“With that, this completes over 22.7 miles of drilling and [nearly] 46 miles of piping that went into the wells,” said Allen Bradberry, pictured far right, the college’s liaison with construction companies working on the sciences project.
The geothermal field located between Sheldon and Snygg halls will use energy created by temperature differentials and delivered by heat pumps to help reduce fossil-fuel energy use in the new sciences complex.
Meanwhile, contractors have delivered more than 7,000 of the anticipated 13,000 cubic yards of concrete for the new structure, which has risen to the third of four floors, according to Bradberry, who is pictured here with, from left, Ryan Baye of American Auger & Ditching Co. of Constantia and Mark Kentile, regional director of SUNY Construction Fund.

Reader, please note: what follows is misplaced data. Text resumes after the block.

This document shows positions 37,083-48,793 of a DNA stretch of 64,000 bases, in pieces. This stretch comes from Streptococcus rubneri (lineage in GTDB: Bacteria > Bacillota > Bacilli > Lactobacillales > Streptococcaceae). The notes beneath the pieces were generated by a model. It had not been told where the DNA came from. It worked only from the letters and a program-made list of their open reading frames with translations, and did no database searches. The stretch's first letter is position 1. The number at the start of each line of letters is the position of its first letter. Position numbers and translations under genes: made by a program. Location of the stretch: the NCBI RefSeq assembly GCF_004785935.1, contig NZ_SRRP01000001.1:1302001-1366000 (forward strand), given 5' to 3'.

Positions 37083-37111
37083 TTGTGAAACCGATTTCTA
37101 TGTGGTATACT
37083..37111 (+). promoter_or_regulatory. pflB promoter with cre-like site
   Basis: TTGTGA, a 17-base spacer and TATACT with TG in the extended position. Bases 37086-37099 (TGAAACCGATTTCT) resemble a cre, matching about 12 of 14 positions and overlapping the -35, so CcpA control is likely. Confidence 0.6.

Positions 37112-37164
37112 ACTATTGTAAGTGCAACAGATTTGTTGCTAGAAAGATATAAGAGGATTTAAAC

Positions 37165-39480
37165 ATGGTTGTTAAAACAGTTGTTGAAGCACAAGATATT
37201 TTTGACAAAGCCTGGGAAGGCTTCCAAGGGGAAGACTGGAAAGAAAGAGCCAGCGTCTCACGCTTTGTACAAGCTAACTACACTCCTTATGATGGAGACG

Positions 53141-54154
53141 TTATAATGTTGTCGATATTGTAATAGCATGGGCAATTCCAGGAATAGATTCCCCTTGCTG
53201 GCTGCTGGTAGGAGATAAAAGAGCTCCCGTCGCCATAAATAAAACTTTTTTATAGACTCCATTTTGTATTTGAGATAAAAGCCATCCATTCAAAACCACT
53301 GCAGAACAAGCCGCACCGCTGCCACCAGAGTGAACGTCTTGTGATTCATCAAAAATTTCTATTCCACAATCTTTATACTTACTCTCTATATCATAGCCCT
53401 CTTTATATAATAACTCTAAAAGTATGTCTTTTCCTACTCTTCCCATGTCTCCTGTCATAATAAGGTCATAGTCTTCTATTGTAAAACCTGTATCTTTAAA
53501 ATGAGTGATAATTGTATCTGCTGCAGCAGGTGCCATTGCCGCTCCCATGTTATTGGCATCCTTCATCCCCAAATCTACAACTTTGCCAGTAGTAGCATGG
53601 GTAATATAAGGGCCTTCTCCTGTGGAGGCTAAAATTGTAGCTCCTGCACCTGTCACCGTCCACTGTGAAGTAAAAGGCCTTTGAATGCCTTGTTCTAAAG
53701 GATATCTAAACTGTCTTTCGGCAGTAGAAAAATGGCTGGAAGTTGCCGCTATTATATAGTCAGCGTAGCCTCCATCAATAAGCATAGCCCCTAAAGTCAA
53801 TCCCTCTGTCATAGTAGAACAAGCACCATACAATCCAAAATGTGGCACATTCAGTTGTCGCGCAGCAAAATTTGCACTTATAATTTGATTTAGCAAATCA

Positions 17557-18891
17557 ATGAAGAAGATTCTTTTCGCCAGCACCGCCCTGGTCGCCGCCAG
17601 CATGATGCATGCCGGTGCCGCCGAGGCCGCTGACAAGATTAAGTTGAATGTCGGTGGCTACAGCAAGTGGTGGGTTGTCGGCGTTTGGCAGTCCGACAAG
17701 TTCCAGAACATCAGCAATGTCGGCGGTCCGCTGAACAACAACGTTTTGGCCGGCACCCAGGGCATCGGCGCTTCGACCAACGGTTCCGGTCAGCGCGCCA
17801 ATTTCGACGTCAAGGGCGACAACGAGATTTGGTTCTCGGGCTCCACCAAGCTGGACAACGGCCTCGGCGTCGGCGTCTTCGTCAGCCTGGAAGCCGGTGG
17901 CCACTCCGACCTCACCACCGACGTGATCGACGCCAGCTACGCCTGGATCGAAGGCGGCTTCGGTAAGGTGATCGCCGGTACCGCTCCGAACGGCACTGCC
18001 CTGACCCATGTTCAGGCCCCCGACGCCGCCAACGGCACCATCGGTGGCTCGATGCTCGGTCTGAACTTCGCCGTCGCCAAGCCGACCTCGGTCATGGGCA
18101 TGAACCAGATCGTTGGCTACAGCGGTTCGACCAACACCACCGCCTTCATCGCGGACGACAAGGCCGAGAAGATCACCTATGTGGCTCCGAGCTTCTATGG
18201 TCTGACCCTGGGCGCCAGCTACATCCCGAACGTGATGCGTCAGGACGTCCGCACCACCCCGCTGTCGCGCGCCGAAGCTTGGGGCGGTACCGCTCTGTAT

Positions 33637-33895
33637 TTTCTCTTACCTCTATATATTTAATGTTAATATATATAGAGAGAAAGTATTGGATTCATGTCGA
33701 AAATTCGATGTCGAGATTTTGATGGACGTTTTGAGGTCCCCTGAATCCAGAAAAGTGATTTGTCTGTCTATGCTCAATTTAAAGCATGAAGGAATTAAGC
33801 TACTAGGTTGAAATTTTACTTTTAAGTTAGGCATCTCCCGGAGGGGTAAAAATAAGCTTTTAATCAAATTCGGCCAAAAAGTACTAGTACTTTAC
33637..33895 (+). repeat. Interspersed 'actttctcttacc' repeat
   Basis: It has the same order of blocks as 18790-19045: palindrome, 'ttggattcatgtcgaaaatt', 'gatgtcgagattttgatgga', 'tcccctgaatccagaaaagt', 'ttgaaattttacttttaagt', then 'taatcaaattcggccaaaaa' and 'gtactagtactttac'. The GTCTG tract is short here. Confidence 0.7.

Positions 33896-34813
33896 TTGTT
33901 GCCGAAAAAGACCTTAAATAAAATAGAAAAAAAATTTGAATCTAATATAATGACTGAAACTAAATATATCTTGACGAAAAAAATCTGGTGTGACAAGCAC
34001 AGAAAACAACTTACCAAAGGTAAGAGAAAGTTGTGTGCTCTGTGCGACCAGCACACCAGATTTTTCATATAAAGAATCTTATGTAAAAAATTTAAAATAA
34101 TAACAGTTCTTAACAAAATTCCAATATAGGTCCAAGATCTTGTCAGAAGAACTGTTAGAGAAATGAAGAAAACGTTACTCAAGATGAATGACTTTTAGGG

You might also like
More from Campus Currents
A new spin on propulsion is taking flight in a SUNY Oswego lab, leading to electrical and computer engineering faculty …